Last quarter, we saw how Akamai (NASDAQ:AKAM) has been getting aggressive in its pricing. This strategy is paying off, as Netflix chose Akamai as its primary content delivery network (CDN). Online video has been a strong growth driver for the CDN market. Mobile Web is also a strong growth driver. Let’s take a closer look.
Netflix, which has a dual-vendor approach for CDNs, will now be using Limelight and Akamai for this function, taking away business from Level 3. Akamai is charging Netflix an initial price of just one and a half cents per gigabyte (GB), which is three times cheaper than what Limelight charges. However, Akamai will be getting more than 50% of Netflix’s traffic, and it will go back to its rate of six cents per GB after a couple of months.
Akamai is the leader of the approximately 50 vendors in the CDN market. Online video, smartphones, e-commerce, and cloud computing are some of the reasons why the Internet has become ubiquitous and the CDN market has become significant. Greater adoption of consumer devices such as the iPad are expected to further increase the demand for faster networks. According to ReadWriteWeb, iPad users consume five times as many videos as iPhone users and three times as many as Web users.
According to Akamai’s recent State of the Internet report, 96 countries had average connection speeds below 1 Mbps. About a decade ago, the United States ranked third in the proportion of citizens receiving fast Web service. Now it is nowhere in the top ten. South Korea tops the list with average speed of 11.7 Mbps, while the U.S. average speed is 3.8 Mbps. The U.S. Federal Communications Commission (FCC) is proposing to spend $12 billion to 16 billion in the next decade to improve Internet speeds.
Akamai (NASDAQ:AKAM) at the end of April reported strong first quarter results that beat estimates. Revenue was $240 million, up 14%. Net income was $40.9 million, or $0.22 per share, up 10% from $37.1 million, or $0.20 per share last year. Adjusted EPS was $0.35. Akamai ended the quarter with $1.1 billion in cash and repurchased shares worth $21.9 million. Its board of directors authorized a $150 million extension of its share repurchase program. Gross margin was 72%, consistent with last quarter and up one point from Q1 of last year. Q4 coverage is available here.
For the second quarter, Akamai expects revenue of $236 million to $246 million or growth of 15% to 20% and adjusted EPS of $0.32 to $0.34. The company is targeting to cross $1 billion in revenue in 2010. Its 2009 revenue was $859.8 million. The stock is currently trading around $42 with market cap of about $7 billion. It hit a 52-week high of $43.50 on June 3.
I have always been extremely bullish about this company, knowing a thing or two about network traffic routing from my days as a computer scientist. And I continue to be bullish. The iPad has just given a big boost to the company’s prospects.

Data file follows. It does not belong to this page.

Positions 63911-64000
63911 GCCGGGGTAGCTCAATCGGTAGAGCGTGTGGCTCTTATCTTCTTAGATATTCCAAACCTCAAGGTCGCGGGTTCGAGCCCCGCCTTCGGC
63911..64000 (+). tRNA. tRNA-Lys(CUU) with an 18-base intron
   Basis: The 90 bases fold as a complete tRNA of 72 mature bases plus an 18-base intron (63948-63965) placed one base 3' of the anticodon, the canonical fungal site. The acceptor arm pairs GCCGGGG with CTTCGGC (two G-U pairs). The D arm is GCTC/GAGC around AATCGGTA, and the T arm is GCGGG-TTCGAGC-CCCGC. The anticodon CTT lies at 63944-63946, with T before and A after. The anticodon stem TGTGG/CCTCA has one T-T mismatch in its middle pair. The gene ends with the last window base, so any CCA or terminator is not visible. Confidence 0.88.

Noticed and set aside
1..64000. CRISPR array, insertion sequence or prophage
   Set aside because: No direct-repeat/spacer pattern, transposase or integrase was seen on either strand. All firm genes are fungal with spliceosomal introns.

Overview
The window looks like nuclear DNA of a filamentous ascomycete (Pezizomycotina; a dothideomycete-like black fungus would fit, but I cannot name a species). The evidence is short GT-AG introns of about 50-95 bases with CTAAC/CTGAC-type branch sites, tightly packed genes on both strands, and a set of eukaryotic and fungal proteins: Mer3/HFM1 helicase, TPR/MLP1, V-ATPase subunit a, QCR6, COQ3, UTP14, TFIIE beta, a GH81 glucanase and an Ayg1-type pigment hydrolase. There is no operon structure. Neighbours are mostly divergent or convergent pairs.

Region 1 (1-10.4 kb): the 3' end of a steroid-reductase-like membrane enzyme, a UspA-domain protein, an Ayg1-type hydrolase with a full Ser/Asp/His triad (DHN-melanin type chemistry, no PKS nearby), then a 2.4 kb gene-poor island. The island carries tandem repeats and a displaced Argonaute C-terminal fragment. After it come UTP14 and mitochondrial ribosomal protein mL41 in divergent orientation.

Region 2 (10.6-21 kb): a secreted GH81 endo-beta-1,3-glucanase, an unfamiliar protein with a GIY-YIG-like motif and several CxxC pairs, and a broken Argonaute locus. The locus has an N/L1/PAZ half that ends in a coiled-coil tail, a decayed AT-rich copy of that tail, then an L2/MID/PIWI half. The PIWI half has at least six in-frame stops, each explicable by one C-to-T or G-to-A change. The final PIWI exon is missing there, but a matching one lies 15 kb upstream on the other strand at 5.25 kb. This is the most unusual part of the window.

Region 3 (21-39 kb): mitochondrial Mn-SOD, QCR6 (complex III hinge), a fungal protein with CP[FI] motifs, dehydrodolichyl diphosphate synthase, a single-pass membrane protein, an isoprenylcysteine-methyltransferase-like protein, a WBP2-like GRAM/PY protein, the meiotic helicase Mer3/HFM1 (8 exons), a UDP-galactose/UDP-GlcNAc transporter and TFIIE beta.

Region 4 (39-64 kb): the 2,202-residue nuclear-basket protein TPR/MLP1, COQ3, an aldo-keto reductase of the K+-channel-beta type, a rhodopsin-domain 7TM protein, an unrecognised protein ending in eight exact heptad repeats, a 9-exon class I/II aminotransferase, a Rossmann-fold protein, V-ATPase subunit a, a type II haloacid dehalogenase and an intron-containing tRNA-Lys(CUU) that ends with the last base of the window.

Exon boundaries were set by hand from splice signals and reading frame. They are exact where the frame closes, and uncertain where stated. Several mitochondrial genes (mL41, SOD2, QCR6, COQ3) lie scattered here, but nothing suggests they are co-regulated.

Limelight Networks, Inc. (NASDAQ:LLNW) last month reported first quarter revenue of $36 million, up 9%. Net loss was $5.8 million or $0.07 per share.
The company recently completed its $110 million acquisition of interactive digital ad company EyeWonder, which has about $35 million to $40 million in annual revenue. Dan Rayburn at Streaming Media blog believes that the EyeWonder acquisition will not be competing with Akamai’s advertising solution. Akamai, with its Acerno acquisition, is into behavioral targeting while EyeWonder provides media rich ads on the Web and within video games. Last year, Limelight acquired video ad insertion firm Kiptronic for about $12 million. Limelight has been displaying an acquisitive streak, and it is likely that it will continue that streak in the near future. The company ended the quarter with no bank debt and approximately $149 million in cash. I am not particularly crazy about CDNs getting into ad insertion, and I see no core competency in Akamai’s bench in this area. They should stick to their real strength: routing vast volumes of traffic and accelerating the Internet.
Limelight’s annual revenue in 2009 was $131.6 million. For the second quarter, the company expects revenue of $41 million to $43 million including two months’ revenue from EyeWonder. The stock is currently trading around $4 .17 with market cap of about $368 million. Its 52-week range is $3.17–$5.78.
Level 3 (NASDAQ:LVLT) last month reported first quarter revenue of $910 million, down from $980 million last year and $924 million last quarter. Net loss was $238 million, or $0.14 per share compared to net loss of $132 million, or $0.08 per basic share last year and $182 million, or $0.11 per share, last quarter. The company ended the quarter with $639 million in cash.
Core Network Services sales orders were up by more than 15% in the quarter over the last quarter. Level 3 expects churn to continue to improve over the rest of the year. The stock is currently trading around $1.26 with market cap of about $2.09 billion. It hit a 52-week high of $1.77 on June 11 of last year.